Muslim family taken off internal US flight

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The Independent US

An airline apologized yesterday to nine Muslims kicked off a New Year's Day flight to Florida after other passengers reported hearing a suspicious remark about airplane security.

One of the passengers on the AirTran flight said the confusion started at Reagan National Airport just outside Washington, DC, when he talked about the safest place to sit on an airplane.

Orlando, Florida-based AirTran said in a statement that it refunded the passengers' air fare and planned to reimburse them for replacement tickets they bought on US Airways. AirTran also offered to take the passengers back to Washington free of charge.

"We apologize to all of the passengers — to the nine who had to undergo extensive interviews from the authorities and to the 95 who ultimately made the flight," the statement said. "Nobody on Flight 175 reached their destination on time on New Year's Day, and we regret it."

The airline said the incident on the flight from Reagan National Airport to Orlando was a misunderstanding, but the steps taken were necessary.

A US Muslim advocacy group, meanwhile, filed a complaint Friday with the U.S. Department of Transportation. "It is incumbent on any airline to ensure that members of the traveling public are not singled out or mistreated based on their perceived race, religion or national origin" the Council for American-Islamic Relations said.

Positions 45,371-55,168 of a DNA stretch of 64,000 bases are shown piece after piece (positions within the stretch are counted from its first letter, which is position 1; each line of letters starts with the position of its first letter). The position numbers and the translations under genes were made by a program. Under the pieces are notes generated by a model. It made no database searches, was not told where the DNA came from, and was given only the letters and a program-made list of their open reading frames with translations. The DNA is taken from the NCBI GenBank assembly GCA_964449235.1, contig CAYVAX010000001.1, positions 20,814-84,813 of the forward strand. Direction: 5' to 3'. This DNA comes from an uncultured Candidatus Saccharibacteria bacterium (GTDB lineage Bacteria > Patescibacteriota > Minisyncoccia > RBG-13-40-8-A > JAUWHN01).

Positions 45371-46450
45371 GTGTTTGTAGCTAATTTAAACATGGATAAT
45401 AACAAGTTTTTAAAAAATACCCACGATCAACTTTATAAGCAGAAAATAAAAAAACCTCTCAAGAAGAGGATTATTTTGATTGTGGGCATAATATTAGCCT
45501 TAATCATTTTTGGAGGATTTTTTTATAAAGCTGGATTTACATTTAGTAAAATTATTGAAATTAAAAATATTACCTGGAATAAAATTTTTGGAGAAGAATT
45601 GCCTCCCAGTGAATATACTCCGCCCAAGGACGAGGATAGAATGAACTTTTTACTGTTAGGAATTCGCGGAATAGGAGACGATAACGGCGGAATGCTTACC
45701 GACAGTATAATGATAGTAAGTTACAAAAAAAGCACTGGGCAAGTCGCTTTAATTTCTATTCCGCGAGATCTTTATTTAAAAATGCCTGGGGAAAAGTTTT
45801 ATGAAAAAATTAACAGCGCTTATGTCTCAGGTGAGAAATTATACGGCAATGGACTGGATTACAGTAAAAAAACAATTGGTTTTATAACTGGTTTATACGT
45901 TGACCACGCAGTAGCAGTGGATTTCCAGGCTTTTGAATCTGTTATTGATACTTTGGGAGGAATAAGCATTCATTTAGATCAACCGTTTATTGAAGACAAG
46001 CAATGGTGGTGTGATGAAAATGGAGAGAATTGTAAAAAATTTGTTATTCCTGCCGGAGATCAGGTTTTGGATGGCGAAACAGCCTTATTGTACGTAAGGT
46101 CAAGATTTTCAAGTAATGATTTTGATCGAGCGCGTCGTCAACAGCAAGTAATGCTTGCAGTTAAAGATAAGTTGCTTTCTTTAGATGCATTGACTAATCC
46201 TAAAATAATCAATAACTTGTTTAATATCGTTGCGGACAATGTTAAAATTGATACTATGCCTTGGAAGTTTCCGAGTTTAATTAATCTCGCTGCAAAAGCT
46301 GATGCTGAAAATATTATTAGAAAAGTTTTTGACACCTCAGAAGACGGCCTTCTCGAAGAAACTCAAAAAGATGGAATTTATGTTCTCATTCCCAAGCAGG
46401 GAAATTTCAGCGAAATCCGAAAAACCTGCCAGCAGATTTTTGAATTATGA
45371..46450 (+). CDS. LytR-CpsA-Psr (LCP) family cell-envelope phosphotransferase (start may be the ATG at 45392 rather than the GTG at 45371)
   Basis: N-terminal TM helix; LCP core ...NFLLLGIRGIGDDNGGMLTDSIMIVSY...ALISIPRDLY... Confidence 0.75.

One of the Muslim passengers, Atif Irfan, said the family probably would not fly home with AirTran because members had already booked tickets on another airline, but appreciated the apology.

"It's definitely nice to hear," he said.

Irfan said when he boarded the flight Thursday, he mentioned something to his wife and sister-in-law about having to sit in the back. His sister-in-law replied that she believed the back of the airplane was the safest, but Irfan believed it was better to be by the wings.

"She said, 'Yes, I guess it makes sense not to be close to the engine in case something happens," Irfan recalled. "It was a very benign conversation."

Shortly after taking their seats, members of the group were approached by federal air marshals and taken off the plane, Irfan said. They stood in the jet bridge connected to the airport and answered questions while other passengers exited and glared at them.

Irfan said he thought he and the others were profiled because of their appearance. The men had beards and the women wore headscarves, traditional Muslim attire.

"My wife and I are generally very careful about what we say when we step on the plane," he said, adding that they have received suspicious looks in the past. "We're used to this sort of thing — but obviously not to this extent."

Irfan, 29, is a lawyer who lives in Alexandria, Virginia. He was traveling to a religious retreat in Florida with his wife, along with his brother and his family, including three children, ages 7, 4 and 2. They were joined by his brother's sister-in-law and a family friend.

Federal officials ordered the rest of the passengers from the plane and re-screened them before allowing the flight to depart about two hours behind schedule. The family and friend eventually made it to their destination on a US Airways flight.